One of two diesel-electric azipod units used to propel Royal Caribbean’s Anthem of the Seas sustained damage as the ship battled an intense hurricane-force storm off Cape Hatteras, North Carolina on Sunday.

The storm-damaged cruise ship returned to the Liberty Cruise Terminal in Bayonne, New Jersey on Wednesday evening and as crews continue to test the critical systems onboard the vessel while in port.

Representatives from the U.S. Coast Guard, the Bahamas Maritime Administration, and other organizations have been working closely with Royal Caribbean Cruise Lines and technical specialists to ensure the ongoing repairs to the ship’s equipment are functioning as designed, the Coast Guard said Friday.

While damage from the storm has been reported as mostly cosmetic, the Coast Guard said Friday that the cruise ship’s port azipod unit, which is one component of the vessel’s propulsion system, burned out all four clutches and as a precaution had to be shut down for ship’s the return voyage to Bayonne.

Technicians aboard the cruise ship are replacing the clutches on both the starboard and port azipods as a precaution. Repairs and subsequent testing of the azipods are still ongoing.

Related Video: The Azipods Used to Power the World’s Largest Cruise Ships

All critical safety and lifesaving systems are also being tested under the supervision of the Bahamas and the U.S. Coast Guard officials to ensure that all equipment is functioning as designed prior to departing on its next voyage, which as of now is still expected for this Saturday.

Minor damage to the ship’s lifeboats is being addressed and thoroughly tested by the lifeboat manufacturer, the Coast Guard says.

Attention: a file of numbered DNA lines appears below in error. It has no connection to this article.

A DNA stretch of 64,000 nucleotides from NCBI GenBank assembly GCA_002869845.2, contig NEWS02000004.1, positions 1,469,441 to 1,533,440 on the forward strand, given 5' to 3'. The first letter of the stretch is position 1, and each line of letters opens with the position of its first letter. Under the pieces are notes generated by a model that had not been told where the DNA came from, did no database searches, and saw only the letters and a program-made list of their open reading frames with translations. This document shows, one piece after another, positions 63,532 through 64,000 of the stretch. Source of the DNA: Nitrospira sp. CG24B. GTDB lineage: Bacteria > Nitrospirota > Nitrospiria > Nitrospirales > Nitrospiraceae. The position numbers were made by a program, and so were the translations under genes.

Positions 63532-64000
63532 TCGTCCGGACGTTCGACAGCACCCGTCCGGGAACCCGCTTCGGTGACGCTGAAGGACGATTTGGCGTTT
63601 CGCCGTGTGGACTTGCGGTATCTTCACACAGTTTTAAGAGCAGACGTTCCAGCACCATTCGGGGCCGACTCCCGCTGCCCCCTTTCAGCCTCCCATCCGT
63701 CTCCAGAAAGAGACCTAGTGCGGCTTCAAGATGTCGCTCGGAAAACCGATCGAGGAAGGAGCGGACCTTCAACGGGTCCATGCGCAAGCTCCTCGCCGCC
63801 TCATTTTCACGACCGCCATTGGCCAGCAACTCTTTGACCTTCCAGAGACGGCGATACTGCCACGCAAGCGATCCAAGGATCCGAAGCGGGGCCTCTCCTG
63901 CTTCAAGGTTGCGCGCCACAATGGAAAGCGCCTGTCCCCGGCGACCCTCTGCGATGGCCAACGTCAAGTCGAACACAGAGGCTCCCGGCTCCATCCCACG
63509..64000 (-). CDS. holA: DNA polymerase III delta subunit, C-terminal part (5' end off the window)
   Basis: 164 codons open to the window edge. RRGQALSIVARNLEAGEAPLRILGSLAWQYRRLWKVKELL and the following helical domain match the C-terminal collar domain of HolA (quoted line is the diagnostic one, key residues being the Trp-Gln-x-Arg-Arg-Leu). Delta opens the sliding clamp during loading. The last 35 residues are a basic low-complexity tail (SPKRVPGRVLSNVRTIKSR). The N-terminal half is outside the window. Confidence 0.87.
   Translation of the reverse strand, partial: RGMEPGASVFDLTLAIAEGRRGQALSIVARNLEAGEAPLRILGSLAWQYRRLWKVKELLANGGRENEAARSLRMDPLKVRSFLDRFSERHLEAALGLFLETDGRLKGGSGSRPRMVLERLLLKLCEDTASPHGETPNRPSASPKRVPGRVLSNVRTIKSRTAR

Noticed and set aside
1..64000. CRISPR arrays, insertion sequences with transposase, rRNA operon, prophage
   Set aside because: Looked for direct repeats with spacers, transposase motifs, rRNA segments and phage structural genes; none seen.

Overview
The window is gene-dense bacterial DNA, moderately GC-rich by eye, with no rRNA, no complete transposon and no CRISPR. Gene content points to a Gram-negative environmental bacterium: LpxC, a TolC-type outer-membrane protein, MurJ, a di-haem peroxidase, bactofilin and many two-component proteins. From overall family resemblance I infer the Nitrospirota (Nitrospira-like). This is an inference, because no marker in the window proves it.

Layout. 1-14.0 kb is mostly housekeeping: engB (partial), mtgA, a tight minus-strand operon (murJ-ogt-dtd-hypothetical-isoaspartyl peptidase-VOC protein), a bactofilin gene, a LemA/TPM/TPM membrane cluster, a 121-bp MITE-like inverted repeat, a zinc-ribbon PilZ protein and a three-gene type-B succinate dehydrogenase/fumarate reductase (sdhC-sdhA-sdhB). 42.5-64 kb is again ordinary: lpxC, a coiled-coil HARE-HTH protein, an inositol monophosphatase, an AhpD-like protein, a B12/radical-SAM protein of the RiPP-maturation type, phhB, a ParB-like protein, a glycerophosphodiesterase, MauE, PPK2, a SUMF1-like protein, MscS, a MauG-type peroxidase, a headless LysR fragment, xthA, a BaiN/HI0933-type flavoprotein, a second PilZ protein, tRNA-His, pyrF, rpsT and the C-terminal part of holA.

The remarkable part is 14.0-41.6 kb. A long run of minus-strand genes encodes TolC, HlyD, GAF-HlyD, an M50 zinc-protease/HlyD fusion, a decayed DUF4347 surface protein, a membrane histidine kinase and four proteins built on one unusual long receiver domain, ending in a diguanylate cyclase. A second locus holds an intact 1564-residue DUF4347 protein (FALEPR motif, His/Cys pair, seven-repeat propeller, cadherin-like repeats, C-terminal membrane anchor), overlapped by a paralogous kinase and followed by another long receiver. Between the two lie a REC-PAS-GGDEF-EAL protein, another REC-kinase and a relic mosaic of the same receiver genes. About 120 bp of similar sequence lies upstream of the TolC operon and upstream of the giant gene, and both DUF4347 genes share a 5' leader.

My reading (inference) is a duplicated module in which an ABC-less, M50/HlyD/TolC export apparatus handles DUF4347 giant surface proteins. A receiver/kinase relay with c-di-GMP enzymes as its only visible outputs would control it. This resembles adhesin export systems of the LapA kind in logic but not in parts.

“At this time all repairs appear to be on track and all systems tests are progressing satisfactorily,” according to the Coast Guard. “However, if anything is discovered during testing, the Coast Guard Captain of the Port will not allow the ship to sail from Bayonne until both Coast Guard and Bahamas Maritime Authorities are satisfied. The vessel will not be cleared to leave the port until all safety of life at sea requirements are met.”

As gCaptain has reported, the Coast Guard is supporting the Bahamas Maritime Administration in an ongoing investigation that will help determine if there are any contributing causal factors or lessons learned from the incident that could help prevent injuries or damage in the future.

The Royal Caribbean cruise ship Anthem of the Seas departed Bayonne, New Jersey last Saturday carrying 4,500 passengers and 1,600 crew on what was scheduled to be a 7-day roundtrip to the Bahamas. But by Sunday afternoon, the ship had sailed directly into the path of an rapidly-developing storm off Cape Hatteras, with 75 m.p.h winds and waves greater than 30 feet.

Coast Guard officials conducting the investigation are being assisted by personnel from the National Transportation Safety Board, according to the Coast Guard. The ongoing investigation could take some time but should not delay the vessel’s scheduled departure.

Royal Caribbean’s two Quantum-class ships, the Quantum of the Seas and the Anthem of the Seas, are fitted with two 20.5-megawatt ABB Azipod XO2300 propulsion units.